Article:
I’m sure that it is obvious that email is a big deal for me. So much communication, both personal and business takes place through this medium – and I think, no, I know, that we tend to not give it the respect it deserves. Had another experience this week with the training company.

I received a lead for two advanced level classes from a company I was, quite honestly, surprised to hear from. We had done a class for them over a year ago that had not gone well. There was plenty of blame on all sides of that equation – meaning they made some mistakes and so did I and the instructor. But these things happen and I felt we got the best resolution we could at the time. But I hadn’t expected to hear from them again. When I did, I wanted any instructor responding to the new opportunities to know that there was some history there. So, along with the details about the current opportunities I wrote:

“Our client is another training company. You will be vetted by that company before being presented to the end client. You should also know that the last CTI instructor used by this training company did not do a good job according to them. Consequently, and to be honest with you, you will be put under a
microscope relative to your subject knowledge. If you feel in the slightest that you’re not up to advanced level training on either of these topics, please be honest with me and decline the opportunity.”

One instructor did respond saying he felt qualified to do advanced training on one of the topics, but he was curious as to what had happened in the incident mentioned above. I thought that was a fair question so I gave him more detail on the situation, including mentioning the topic that was taught. He came back and said he knew nothing about that topic and therefore wouldn’t be a good fit for the opportunity.

At this point I was puzzled. What made him think that the new opportunities outlined in the email he had responded too had anything to do with the previous class subject? I went back over what I had written. Nowhere did I say that we were redoing the class that hadn’t gone well. In fact, I mentioned that we had been paid in full. I couldn’t find anything that I said that would lead him to that
conclusion. It just drove home to me the fragility of email communication.

Some of my thoughts:

1. He read it quickly and jumped to a “false” conclusion.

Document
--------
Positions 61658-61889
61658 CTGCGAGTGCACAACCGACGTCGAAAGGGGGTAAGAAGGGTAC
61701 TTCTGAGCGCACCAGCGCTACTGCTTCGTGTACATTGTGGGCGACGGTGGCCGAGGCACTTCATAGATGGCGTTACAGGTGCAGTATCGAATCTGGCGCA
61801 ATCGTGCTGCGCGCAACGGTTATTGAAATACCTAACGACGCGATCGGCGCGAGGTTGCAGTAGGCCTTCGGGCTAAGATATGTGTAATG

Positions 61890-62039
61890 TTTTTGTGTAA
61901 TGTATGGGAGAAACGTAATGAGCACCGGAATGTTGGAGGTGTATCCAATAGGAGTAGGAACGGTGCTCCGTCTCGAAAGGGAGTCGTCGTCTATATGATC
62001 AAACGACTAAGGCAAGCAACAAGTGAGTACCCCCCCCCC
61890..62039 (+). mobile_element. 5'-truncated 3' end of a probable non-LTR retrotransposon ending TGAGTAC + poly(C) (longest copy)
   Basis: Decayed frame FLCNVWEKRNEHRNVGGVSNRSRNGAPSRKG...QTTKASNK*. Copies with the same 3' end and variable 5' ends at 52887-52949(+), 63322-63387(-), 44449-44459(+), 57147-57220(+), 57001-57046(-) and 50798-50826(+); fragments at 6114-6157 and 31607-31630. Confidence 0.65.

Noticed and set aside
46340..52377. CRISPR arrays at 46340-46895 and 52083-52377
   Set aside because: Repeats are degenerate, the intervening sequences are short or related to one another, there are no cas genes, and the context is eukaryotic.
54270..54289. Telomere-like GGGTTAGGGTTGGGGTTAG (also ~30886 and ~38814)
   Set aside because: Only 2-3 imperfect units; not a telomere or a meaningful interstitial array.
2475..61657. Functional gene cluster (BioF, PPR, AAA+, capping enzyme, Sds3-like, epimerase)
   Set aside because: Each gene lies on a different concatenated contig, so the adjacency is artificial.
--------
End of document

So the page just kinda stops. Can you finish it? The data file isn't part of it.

2. I wrote something that to me made perfect sense, but didn’t to the reader.
3. Something like this had happened to him and he was required to do a re-teach, so he jumped to that conclusion.
4. In trying to be clear and neutral in my recitation of the facts of the past problem I wasn’t – implying something I had no intention of implying.

There are probably more “possibilities” that you can think of. To me the lesson is that email communication is wonderful, but full of potential landmines. And the more we ‘work faster’ or multi-task or whatever, the more these misunderstandings can happen. With email people cannot hear inflection in our tone of voice. They can’t see a twinkle in our eye to know that we are kidding them. If they are business contacts we may never have met in person – so we have no clue as to the other person’s personality.

How to resolve this? I don’t have a silver bullet. I suggest slowing down and rereading everything before hitting the send button. This works both ways, for the sender - is what I wrote clear? And as the responder - did I properly reply to what the sender really said and not what I think she said? I suggest watching out for comments that may be misconstrued (easier said than done often times, as in the above example). Then there are cultural and regional jokes, slang and other foibles of modern American English :-)

Email is an incredible tool and is here to stay. We have to hone our skills at using the tool, just as anyone learns the tools of their trade.

Author's Bio: 

Heidi McCarthy has been customer focused her whole life, getting a good orientation in her first job working as waitress while putting herself through college. After college she worked in the corporate arena for 8 years where she learned the ins and outs of working in a corporate culture including customer service working with and traveling to clients across North America. Next she worked with her husband in his salvage diving business where dealing with the “rich and famous” taught her much about people’s expectations. Running a consulting business she started working with Custom Training Institute. The consulting soon became a full time job, where she became the General Manager and Director of Operations. This job showed Heidi the immense need for what has become her specialty niche – customer service in the electronic universe.

Additionally, Heidi has the ability of being able to see holes in systems that on the surface look to be good and solid. And, she loves to teach – to share what she has learned .

Heidi’s passion for excellence in business caused her to found Toughest Customer, where today she helps companies grow and retain customers through improved customer service and extreme client care.